US Navy may get shipbuilding boost from Congress

The announcement on Wednesday by Representative Murtha that the House Defense Appropriations subcommittee will approve funds for five more ships to this year's defence programme, at least one of which will be an attack submarine, is consistent with recommendations in three recent force structure studies. A comparative analysis of these studies was issues on 9 April by the Congressional Research Service (Order Code RL 33955).

Entitled "Navy Force Structure: Alternative Force Structure Studies of 2005" the three plans examined were authored by the Center for Naval Analysis (CNA), the Office of Force Transformation (OFT), and the Center for Strategic and Budgetary Assessments (CSBA). The reports presented a scale of change alternatives, with the CNA report the most traditional and the OFT the most radical. The CSBA report was a middle option.

Where the three reports vary hardly at all is in the number of attack submarines within their fleet plans. The CNA report recommended 52 nuclear attack submarines in their plan for a 375 ship navy. The OFT report recommended 48 submarines, although they were of a non-nuclear type, using new Air Independent Propulsion instead. The CSBA report recommended 54 nuclear attack submarines. So, the range of recommended numbers of attack submarines was narrow, between 48 and 54. The range of numbers recommended for other types of ships was far less coherent between the three reports.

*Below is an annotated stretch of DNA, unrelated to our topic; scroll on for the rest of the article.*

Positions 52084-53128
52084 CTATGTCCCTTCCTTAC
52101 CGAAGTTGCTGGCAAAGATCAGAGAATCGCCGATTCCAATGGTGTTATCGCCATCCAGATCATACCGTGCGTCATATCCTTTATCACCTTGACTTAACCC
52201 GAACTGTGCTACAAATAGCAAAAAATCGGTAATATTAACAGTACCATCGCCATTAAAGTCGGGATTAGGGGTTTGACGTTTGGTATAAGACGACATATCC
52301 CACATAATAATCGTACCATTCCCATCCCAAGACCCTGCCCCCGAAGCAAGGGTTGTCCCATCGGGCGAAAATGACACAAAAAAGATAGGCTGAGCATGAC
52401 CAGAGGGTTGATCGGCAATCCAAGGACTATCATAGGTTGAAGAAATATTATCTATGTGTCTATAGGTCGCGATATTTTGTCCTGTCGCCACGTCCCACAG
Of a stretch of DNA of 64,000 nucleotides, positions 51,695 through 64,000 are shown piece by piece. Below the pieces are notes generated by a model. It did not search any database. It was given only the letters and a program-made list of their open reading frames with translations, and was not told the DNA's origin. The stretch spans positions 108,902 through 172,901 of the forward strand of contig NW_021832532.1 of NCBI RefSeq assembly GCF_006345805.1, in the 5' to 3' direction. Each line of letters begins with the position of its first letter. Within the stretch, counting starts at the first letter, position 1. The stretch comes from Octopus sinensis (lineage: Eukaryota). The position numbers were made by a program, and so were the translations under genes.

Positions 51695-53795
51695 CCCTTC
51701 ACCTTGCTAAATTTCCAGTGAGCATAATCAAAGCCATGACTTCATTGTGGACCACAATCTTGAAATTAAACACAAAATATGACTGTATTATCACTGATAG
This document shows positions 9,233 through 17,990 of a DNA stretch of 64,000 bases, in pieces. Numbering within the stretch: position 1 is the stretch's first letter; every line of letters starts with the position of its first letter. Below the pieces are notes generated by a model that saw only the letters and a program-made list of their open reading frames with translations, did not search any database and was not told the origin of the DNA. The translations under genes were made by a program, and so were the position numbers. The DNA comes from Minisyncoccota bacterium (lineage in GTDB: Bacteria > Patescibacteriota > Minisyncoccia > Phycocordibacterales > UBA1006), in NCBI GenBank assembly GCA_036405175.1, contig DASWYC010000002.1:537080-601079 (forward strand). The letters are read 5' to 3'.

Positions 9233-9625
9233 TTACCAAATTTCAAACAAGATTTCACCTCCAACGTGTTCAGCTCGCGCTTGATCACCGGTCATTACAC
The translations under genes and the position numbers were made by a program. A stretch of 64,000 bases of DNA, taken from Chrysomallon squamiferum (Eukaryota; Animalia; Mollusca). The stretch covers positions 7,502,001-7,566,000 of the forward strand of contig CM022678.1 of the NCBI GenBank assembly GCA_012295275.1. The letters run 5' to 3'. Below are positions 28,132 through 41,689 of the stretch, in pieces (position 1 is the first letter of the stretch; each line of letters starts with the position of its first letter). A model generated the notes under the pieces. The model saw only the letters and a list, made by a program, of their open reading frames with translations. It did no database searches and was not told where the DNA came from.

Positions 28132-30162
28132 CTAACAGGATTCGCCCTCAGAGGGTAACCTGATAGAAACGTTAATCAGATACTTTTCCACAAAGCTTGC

With such consistency between the reports where the number of attack submarines is concerned, it is easy to see why the decision to build an extra one this year is a 'no brainer'. Neither is it difficult to see why no decision has been taken about what type of ships the other four additions will become. The USN is in the midst of a major force restructuring and a minor scandal about cost overruns with the Littoral Combat Ship program. Likewise, the USCG is struggling to bring its own Deepwater shipbuilding program costs under control.

With such theoretical confusion and administrative difficulty obscuring the 'way forward' for American surface fleets, committing to an orderly submarine construction programme that 'fits' their industrial capacity was a safe first step. The next decisions will be far less easy to reach.